The Food and Drug Administration has granted priority review of olaratumab, in combination with doxorubicin, for the treatment of patients with advanced soft tissue sarcoma who unsuccessfully underwent prior radiotherapy or surgery for their cancer.

Olaratumab is a human IgG1 monoclonal antibody that directly targets tumor cells by disrupting the platelet-derived growth factor receptor alpha, a receptor that is believed to play a role in tumor growth and progression.

“We are hopeful that, if approved, olaratumab will provide a meaningful addition to the limited treatment options for this rare and difficult-to-treat disease,” Dr. Richard Gaynor, senior vice president of product development and medical affairs for Lilly Oncology, the maker of the drug, said in a written statement issued by company.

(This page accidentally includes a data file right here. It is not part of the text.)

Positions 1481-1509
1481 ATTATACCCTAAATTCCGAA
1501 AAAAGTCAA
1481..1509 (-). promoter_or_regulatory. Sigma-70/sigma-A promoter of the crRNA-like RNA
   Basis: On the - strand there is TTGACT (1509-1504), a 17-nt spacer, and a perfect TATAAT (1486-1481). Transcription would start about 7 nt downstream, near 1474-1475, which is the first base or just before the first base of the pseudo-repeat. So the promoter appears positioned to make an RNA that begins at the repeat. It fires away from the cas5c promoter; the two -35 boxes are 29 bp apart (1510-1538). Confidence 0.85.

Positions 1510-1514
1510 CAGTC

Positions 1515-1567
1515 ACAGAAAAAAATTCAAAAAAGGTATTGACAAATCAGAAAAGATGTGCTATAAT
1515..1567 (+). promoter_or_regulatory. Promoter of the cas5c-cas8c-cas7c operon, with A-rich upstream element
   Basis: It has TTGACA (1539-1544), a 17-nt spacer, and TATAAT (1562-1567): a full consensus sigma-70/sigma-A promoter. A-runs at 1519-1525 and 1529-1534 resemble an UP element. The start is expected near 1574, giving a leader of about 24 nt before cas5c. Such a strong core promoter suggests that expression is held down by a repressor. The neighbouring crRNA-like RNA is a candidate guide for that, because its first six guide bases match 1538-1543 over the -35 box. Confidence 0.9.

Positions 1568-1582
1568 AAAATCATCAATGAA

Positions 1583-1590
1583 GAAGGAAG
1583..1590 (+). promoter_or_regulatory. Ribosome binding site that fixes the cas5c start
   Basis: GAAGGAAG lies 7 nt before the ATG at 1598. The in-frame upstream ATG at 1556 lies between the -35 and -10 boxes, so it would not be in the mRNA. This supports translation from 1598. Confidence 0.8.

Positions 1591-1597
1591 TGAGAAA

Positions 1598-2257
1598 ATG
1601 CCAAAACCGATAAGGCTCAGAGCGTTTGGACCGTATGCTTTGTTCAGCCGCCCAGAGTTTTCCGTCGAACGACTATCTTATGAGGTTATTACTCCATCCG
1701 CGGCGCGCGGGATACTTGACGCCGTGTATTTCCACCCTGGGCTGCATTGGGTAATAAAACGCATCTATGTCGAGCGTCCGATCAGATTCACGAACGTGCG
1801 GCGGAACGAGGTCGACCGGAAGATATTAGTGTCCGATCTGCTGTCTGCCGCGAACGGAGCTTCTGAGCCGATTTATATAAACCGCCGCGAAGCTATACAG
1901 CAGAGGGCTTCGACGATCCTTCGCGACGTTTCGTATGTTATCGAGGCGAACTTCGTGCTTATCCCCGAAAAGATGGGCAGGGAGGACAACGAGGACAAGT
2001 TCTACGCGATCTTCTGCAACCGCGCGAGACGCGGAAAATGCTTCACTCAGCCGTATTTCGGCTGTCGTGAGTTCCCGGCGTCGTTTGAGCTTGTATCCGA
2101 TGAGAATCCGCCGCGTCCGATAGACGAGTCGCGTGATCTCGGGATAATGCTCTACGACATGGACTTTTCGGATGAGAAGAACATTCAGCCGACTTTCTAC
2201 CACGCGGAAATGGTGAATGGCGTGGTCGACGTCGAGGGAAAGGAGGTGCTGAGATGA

The biologics license application submission for olaratumab was based on a phase II clinical trial of 129 patients with metastatic or unresectable soft tissue sarcoma. Sixty-four patients were assigned to the treatment group and received both doxorubicin and olaratumab. Patients in this group continued to receive olaratumab through observed disease progression. Sixty-five patients were assigned to the control group and received only doxorubicin until disease progression was first observed. Patients who received olaratumab in addition to doxorubicin experienced a longer median progression-free survival, compared with patients who only received doxorubicin (6.6 months vs. 4.1 months; stratified hazard ratio, 0.672; 95% confidence interval, 0.442 to 1.021; P = .0615). The results of the phase II clinical trial were reported at the 2015 American Society of Clinical Oncology annual meeting and the 2015 Connective Tissue Oncology Society annual meeting.

The FDA previously granted olaratumab breakthrough therapy, fast track, and orphan drug designation.

jcraig@frontlinemedcom.com

On Twitter @jess_craig94

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